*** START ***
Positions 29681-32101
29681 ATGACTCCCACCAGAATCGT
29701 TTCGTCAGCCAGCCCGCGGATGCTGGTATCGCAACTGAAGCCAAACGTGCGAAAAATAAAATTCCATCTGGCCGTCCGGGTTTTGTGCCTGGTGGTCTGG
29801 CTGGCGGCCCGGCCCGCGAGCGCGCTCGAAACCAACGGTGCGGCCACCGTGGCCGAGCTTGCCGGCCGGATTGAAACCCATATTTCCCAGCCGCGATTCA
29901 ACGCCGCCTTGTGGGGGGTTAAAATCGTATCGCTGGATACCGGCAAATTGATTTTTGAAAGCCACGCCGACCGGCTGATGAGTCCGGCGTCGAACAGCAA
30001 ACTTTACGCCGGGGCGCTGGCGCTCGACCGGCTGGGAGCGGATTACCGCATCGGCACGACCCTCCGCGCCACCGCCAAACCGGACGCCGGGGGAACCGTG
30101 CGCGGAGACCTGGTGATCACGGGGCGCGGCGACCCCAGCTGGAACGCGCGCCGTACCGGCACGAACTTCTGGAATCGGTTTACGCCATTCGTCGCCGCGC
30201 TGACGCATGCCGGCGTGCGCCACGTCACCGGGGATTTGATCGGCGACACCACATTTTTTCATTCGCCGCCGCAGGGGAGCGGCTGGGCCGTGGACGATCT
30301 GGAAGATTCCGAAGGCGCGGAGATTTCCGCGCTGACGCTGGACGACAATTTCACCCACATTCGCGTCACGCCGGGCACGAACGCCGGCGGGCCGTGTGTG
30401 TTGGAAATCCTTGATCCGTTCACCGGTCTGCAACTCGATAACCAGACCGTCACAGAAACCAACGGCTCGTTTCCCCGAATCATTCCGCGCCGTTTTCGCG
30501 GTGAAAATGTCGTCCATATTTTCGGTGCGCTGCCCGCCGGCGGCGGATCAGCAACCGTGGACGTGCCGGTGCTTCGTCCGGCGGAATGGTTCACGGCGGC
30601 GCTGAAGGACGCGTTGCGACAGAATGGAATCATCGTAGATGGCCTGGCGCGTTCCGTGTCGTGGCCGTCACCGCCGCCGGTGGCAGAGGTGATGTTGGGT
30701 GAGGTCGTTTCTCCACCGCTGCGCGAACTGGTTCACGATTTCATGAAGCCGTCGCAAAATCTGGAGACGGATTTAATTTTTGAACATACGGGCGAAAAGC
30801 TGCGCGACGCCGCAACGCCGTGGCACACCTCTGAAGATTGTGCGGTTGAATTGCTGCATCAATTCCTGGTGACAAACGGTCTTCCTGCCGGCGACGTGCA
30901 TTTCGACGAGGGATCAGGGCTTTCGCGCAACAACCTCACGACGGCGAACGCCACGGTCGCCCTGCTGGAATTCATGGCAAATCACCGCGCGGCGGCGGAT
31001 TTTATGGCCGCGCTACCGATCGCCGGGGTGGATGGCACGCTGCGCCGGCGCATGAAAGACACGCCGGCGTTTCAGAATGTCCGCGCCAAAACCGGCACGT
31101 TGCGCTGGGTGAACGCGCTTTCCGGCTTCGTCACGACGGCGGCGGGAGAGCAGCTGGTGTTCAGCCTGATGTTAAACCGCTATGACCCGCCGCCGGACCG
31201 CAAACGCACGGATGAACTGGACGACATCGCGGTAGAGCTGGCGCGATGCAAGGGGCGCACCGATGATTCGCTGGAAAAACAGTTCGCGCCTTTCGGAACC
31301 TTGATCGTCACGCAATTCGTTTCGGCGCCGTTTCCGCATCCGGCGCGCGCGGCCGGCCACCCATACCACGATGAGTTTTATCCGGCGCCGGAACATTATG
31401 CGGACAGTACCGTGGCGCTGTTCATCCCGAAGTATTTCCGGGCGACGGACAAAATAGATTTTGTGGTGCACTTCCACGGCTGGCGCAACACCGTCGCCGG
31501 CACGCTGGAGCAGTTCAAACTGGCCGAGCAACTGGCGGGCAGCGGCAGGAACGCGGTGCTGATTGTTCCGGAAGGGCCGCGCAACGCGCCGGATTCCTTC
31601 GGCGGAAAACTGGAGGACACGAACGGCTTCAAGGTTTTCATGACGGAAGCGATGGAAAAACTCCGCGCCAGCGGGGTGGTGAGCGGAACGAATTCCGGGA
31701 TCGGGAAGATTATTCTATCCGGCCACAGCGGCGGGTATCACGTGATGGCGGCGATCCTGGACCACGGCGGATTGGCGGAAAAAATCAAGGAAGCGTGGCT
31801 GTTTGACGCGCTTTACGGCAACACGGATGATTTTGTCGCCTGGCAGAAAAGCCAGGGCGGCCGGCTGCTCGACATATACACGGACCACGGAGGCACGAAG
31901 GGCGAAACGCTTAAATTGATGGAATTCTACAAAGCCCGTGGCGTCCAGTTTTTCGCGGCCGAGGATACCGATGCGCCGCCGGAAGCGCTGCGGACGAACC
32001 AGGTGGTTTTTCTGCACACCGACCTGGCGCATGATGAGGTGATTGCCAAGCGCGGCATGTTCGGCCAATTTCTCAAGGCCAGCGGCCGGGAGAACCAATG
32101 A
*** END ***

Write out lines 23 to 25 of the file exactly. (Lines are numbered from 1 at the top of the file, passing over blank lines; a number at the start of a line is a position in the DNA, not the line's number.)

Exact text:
31701 TCGGGAAGATTATTCTATCCGGCCACAGCGGCGGGTATCACGTGATGGCGGCGATCCTGGACCACGGCGGATTGGCGGAAAAAATCAAGGAAGCGTGGCT
31801 GTTTGACGCGCTTTACGGCAACACGGATGATTTTGTCGCCTGGCAGAAAAGCCAGGGCGGCCGGCTGCTCGACATATACACGGACCACGGAGGCACGAAG
31901 GGCGAAACGCTTAAATTGATGGAATTCTACAAAGCCCGTGGCGTCCAGTTTTTCGCGGCCGAGGATACCGATGCGCCGCCGGAAGCGCTGCGGACGAACC